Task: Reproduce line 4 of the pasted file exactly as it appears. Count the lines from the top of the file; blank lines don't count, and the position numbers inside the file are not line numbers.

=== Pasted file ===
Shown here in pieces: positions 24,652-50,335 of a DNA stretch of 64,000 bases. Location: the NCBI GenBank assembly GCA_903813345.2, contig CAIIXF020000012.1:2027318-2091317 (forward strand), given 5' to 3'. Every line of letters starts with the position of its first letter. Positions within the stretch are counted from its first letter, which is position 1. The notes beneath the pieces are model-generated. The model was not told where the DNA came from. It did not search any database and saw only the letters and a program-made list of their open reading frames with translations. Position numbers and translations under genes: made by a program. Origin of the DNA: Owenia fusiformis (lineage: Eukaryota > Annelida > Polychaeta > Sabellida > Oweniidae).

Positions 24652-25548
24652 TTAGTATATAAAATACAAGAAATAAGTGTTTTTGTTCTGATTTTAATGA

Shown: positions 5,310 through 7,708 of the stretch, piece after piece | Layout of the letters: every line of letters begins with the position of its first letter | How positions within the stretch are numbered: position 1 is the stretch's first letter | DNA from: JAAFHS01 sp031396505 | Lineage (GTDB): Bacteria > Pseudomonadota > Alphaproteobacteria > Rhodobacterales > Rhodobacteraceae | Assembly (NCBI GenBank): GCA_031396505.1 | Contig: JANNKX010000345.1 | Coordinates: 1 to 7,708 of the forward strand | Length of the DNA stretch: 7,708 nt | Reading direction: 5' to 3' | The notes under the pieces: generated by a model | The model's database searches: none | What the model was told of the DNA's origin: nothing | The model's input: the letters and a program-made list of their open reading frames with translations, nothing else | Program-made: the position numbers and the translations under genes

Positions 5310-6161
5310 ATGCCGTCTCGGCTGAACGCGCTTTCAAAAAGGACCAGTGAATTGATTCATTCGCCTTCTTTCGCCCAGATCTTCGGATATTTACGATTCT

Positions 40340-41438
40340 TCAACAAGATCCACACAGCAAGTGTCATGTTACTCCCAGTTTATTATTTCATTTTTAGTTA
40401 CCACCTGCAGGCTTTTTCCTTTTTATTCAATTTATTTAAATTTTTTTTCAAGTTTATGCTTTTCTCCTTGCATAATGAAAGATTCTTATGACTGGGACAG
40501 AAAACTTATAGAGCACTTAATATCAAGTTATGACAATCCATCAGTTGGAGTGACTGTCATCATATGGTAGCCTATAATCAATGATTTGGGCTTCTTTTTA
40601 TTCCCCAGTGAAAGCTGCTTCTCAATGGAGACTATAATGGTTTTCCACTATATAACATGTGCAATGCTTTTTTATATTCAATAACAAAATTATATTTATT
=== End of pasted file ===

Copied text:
Shown: positions 5,310 through 7,708 of the stretch, piece after piece | Layout of the letters: every line of letters begins with the position of its first letter | How positions within the stretch are numbered: position 1 is the stretch's first letter | DNA from: JAAFHS01 sp031396505 | Lineage (GTDB): Bacteria > Pseudomonadota > Alphaproteobacteria > Rhodobacterales > Rhodobacteraceae | Assembly (NCBI GenBank): GCA_031396505.1 | Contig: JANNKX010000345.1 | Coordinates: 1 to 7,708 of the forward strand | Length of the DNA stretch: 7,708 nt | Reading direction: 5' to 3' | The notes under the pieces: generated by a model | The model's database searches: none | What the model was told of the DNA's origin: nothing | The model's input: the letters and a program-made list of their open reading frames with translations, nothing else | Program-made: the position numbers and the translations under genes